26. As already pointed out, in pith and substance the impugned legislation is one for acquisition of scheduled undertakings and that field of acquisition is not occupied by the IDR Act which deals with control of management, regulation and development of a declared industry and there is no repugnancy between the impugned legislation and the IDR Act. Both can coexist because the power acquired by the Union under the IDR Act can as well effectively be exercised after the acquisition of the scheduled undertakings as it could be exercised before the acquisition. Therefore, the contention that the State legislature lacked legislative competence to enact the impugned legislation must be negatived.

30. The impugned legislation was not enacted for taking over management or control of any industrial undertaking by the State Government. In pith and substance, it was enacted to acquire the scheduled undertakings. If an attempt was made to take over management or control of any industrial undertaking in a declared industry indisputably the bar of Section 20 would inhibit exercise of such executive power.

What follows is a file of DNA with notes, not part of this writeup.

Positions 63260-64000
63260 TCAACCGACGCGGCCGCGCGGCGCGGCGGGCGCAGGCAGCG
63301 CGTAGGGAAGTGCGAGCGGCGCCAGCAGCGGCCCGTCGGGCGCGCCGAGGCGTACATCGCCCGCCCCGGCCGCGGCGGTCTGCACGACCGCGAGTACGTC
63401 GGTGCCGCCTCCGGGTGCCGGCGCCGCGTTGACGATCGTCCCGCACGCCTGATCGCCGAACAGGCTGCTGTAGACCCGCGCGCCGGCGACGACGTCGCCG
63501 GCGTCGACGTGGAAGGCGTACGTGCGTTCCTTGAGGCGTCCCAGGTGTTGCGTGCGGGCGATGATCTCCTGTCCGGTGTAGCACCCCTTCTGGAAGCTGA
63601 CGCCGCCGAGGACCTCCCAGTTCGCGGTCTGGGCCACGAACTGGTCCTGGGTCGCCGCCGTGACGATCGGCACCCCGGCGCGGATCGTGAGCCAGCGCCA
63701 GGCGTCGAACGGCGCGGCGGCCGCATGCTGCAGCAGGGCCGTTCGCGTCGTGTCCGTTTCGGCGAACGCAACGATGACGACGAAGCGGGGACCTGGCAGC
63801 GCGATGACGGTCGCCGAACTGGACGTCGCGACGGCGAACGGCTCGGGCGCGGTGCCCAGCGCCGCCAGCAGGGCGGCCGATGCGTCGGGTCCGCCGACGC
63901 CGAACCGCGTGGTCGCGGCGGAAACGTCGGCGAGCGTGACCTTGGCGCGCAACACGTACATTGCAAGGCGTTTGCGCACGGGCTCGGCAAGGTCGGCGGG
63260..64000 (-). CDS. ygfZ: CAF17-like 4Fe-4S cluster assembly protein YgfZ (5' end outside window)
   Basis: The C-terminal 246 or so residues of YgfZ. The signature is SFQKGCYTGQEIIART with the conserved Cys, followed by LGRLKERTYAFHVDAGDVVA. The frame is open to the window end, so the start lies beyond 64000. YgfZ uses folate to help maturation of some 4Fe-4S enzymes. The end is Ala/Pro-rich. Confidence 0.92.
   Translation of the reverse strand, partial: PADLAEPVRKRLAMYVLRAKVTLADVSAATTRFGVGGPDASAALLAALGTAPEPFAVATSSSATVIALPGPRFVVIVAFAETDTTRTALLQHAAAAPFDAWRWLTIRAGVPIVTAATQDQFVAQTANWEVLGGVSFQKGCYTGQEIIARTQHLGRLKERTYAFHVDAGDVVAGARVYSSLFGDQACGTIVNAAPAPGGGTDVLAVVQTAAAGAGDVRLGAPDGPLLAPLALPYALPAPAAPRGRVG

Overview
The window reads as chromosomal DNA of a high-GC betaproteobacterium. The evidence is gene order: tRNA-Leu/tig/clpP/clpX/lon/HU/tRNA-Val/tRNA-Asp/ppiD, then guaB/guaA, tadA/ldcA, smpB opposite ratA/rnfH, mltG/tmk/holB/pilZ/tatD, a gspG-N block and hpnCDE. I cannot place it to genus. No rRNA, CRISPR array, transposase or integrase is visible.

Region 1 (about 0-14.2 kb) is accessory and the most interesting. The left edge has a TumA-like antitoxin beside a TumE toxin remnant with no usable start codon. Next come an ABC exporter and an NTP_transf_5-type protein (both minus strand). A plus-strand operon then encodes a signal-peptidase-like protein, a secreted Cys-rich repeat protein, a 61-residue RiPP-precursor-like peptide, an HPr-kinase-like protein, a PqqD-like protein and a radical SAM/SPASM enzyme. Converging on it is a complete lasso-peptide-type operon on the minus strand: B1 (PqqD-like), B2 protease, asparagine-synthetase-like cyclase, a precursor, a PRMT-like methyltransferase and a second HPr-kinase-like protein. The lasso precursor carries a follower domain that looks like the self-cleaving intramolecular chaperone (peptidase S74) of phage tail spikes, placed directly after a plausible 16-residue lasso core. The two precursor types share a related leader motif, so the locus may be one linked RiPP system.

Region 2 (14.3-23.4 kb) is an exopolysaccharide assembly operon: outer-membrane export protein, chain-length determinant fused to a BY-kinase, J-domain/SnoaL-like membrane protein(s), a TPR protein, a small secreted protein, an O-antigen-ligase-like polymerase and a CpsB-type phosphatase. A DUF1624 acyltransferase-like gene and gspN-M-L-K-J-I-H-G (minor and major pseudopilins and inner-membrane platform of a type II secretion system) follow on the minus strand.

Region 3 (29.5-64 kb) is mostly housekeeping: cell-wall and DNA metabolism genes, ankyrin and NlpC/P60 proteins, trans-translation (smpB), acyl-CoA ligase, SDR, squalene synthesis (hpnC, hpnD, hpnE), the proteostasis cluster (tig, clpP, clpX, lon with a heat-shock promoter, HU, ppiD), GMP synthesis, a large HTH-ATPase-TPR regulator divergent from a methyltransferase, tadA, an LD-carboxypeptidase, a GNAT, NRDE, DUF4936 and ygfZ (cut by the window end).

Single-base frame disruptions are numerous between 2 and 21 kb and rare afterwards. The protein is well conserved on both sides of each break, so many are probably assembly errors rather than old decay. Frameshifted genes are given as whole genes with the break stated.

However, if pursuant to a valid legislation for acquisition of scheduled undertaking the management stands transferred to the acquiring body, it cannot be said that this would be in violation of Section 20. Section 20 forbids executive action of taking over management or control of any industrial undertaking under any law in force which authorises State Government or a local authority so to do. The inhibition of Section 20 is on exercise of executive power but if as a sequel to an acquisition of an industrial undertaking, the management or control of the industrial undertaking stands transferred to the acquiring authority, Section 20 is not attracted at all. Section 20 does not preclude or forbid a State legislature from exercising legislative power under an entry other than Entry 24 of List II, and if in exercise of that legislative power, to wit, acquisition of an industrial undertaking in a declared industry the consequential transfer of management or control over the industry or undertaking follows as incident of acquisition, such taking over of management or control pursuant to an exercise of legislative power is not within the inhibition of Section 20.

Therefore, the contention that the impugned legislation violates Section 20 has no merit." This judgment of the Constitution Bench has been followed and applied recently in Orissa Cement Ltd. & Ors vs. State of Orissa & Ors. (1991 Supp. (1) SCC 430); Indian Aluminium Company Limited & Another vs. Karnataka Electricity Board & Others. (1992 (3) SCC 580); Dalmia Industries Ltd & Another vs. State of U.P. & Another (1994 (2) SCC 583); Ajay Kumar Singh & Others vs. State of Bihar & Others (1994 (4) SCC 401); and Mahabir Sugar Mills Ltd. & Another vs. State of U.P. & Others (1996 (10) SCC 259).